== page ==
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The Hidden Agenda Behind Biden and Xi’s Meeting

Competition heats up...

Posted November 16, 2022

President Biden and Chinese President Xi Jinping met this week at the G-20 summit in Bali.

Apparently, it cooled tensions between the two countries, with Biden expressing that he didn’t want conflict. He said, “As the leaders of our two nations, we share a responsibility, in my view, to show that China and the United States can manage our differences, prevent competition from becoming anything ever near conflict, and to find ways to work together on urgent global issues that require our mutual cooperation.”

Xi responded, “A statesman should think about and know where to lead his country. He should also think about and know how to get along with other countries and the wider world.”

During the three-hour face-to-face meeting, Biden reiterated that the U.S. wants to compete directly with the PRC by investing in domestic programs.

Experts aren’t entirely sure what to make of the whole affair.

NPR interviewed Yu Jie, a senior research fellow at Chatham House, who said, "It will not resolve any substantial grievances both sides have had against each other, but only slowing down the deterioration of their relations."

That’s because the U.S. has restricted China’s ability to produce and trade semiconductors and batteries that are used in nearly all electronic devices today, including smartphones, AI headsets, missile guidance systems, and EVs. Just last month, the U.S. imposed strict export bans and sanctioned the top Chinese chipmaker, Yangtze Memory Technologies.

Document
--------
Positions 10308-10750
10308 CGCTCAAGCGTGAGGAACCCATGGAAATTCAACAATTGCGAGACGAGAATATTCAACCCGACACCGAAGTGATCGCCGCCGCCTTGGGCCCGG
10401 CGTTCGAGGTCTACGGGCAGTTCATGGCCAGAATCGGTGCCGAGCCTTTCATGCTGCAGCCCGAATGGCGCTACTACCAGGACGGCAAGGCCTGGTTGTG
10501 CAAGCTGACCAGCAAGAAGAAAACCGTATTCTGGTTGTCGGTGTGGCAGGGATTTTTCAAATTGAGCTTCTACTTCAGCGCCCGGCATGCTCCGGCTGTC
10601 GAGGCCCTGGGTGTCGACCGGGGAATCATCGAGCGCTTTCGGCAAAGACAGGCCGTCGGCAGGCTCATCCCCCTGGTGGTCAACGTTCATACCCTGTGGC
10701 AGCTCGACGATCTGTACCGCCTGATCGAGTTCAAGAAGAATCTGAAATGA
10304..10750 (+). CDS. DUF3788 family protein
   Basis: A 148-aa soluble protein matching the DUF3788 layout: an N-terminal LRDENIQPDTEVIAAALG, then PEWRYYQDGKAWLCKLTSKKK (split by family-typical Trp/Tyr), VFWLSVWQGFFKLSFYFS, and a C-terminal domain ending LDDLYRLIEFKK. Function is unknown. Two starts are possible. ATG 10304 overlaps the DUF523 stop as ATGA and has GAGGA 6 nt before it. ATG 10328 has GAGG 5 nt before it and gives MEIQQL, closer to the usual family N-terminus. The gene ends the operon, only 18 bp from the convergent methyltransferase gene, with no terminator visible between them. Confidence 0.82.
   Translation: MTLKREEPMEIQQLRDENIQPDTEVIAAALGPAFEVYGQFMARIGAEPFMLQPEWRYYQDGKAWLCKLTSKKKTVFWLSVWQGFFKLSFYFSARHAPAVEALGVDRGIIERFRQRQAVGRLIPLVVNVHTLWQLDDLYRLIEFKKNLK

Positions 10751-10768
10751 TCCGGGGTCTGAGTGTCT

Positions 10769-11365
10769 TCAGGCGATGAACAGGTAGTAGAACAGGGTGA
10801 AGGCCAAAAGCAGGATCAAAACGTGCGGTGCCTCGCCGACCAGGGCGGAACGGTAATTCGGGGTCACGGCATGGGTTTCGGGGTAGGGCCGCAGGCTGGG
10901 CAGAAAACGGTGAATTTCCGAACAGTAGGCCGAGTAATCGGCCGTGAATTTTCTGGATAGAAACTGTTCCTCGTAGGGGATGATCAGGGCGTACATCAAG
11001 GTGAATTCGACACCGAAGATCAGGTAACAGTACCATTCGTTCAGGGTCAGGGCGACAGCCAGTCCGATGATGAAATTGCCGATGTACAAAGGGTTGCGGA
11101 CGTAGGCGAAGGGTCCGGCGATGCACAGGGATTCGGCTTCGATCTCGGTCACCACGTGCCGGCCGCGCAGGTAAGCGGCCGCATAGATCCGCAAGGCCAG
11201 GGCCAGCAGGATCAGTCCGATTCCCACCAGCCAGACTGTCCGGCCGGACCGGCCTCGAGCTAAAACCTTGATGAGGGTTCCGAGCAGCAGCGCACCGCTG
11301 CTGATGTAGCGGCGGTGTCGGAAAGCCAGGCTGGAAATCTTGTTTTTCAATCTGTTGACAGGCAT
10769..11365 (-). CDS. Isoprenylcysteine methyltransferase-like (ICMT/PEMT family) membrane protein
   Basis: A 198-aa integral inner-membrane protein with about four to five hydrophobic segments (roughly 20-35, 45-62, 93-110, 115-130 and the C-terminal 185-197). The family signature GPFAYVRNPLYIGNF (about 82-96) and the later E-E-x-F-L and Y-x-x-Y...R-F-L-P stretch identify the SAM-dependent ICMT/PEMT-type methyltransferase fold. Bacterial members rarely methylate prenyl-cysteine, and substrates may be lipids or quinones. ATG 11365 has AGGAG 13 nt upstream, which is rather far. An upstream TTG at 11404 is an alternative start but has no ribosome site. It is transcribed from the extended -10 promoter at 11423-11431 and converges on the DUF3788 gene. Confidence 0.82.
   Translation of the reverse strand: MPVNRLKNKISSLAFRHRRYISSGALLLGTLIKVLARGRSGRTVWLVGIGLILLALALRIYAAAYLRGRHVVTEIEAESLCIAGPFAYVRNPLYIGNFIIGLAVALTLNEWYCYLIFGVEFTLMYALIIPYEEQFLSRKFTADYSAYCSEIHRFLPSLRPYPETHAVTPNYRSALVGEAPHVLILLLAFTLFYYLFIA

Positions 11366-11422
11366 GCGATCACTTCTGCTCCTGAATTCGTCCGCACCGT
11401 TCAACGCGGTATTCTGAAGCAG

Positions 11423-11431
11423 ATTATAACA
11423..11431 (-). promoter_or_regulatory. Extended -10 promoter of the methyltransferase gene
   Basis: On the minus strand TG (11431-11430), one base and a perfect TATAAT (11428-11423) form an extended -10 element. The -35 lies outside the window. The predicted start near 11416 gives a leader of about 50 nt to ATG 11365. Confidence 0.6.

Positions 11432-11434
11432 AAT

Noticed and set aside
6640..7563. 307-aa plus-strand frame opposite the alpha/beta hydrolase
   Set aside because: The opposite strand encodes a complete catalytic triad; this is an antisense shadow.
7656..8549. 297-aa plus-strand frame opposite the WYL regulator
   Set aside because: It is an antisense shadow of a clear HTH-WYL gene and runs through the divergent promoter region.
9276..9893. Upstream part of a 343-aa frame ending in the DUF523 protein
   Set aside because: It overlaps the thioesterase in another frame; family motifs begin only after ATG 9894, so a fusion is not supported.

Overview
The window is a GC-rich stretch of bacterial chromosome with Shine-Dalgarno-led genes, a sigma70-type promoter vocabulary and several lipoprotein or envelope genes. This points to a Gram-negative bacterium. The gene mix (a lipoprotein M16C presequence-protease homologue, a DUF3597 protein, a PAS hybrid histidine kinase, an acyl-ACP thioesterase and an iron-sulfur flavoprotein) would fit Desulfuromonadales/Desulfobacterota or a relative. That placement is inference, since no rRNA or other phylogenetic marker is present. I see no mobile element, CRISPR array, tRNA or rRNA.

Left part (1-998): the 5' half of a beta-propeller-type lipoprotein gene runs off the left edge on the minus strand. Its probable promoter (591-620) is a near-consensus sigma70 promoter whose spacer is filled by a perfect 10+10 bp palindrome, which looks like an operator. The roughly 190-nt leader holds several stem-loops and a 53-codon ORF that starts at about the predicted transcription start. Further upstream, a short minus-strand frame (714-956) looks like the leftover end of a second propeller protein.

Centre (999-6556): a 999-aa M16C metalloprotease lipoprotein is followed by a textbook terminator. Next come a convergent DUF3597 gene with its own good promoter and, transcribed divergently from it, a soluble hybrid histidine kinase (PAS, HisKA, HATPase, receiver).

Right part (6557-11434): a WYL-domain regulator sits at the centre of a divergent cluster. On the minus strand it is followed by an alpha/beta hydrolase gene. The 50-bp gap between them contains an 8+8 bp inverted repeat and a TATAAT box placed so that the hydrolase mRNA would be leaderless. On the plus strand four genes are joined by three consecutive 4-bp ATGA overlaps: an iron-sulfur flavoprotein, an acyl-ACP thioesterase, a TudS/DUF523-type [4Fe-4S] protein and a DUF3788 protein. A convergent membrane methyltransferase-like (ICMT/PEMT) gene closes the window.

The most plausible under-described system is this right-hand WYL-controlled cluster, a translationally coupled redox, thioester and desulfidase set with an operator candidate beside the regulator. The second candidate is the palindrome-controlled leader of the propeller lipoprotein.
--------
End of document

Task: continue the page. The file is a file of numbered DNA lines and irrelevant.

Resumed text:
While the meeting didn’t immediately resolve any issues (as if that were even an expectation), it highlighted that this fierce competition is coming to a head.

Specifically, the focus is shifting to the rare earth metals required to build the crucial technologies behind semiconductors and batteries.

Where Do Batteries Come From?

For more than three decades, lithium-ion batteries have been the go-to industry standard in virtually all electronic devices. They’re light-weight and relatively slim, last long enough, and are generally safe.

But there’s a second, equally as important half to the lithium-ion battery that most people don’t pay attention to called graphite. It functions as the key component of lithium-ion batteries, as it’s the primary material used in the anode, which is one of the two electrodes in a battery.

Here’s a diagram from Purdue University of your typical Li-ion battery:

battery

Natural graphite's cheap and highly conductive, but there are two glaring problems with it.

First, China's the world's largest producer of graphite. According to the U.S. Geological Survey (USGS), China produced 82% of the world's graphite in 2021. So if the U.S. wants to compete, this is a lucrative spot to start.

The second problem is it’s incredibly dirty to mine the stuff. The Washington Post published an exposé in 2016 showing just how much pollution is created from graphite factories. While graphite has become an indispensable resource in the new millennium, the Post notes, “The companies making those products promote the bright futuristic possibilities of the ‘clean’ technology. But virtually all such batteries use graphite, and its cheap production in China, often under lax environmental controls, produces old-fashioned industrial pollution.”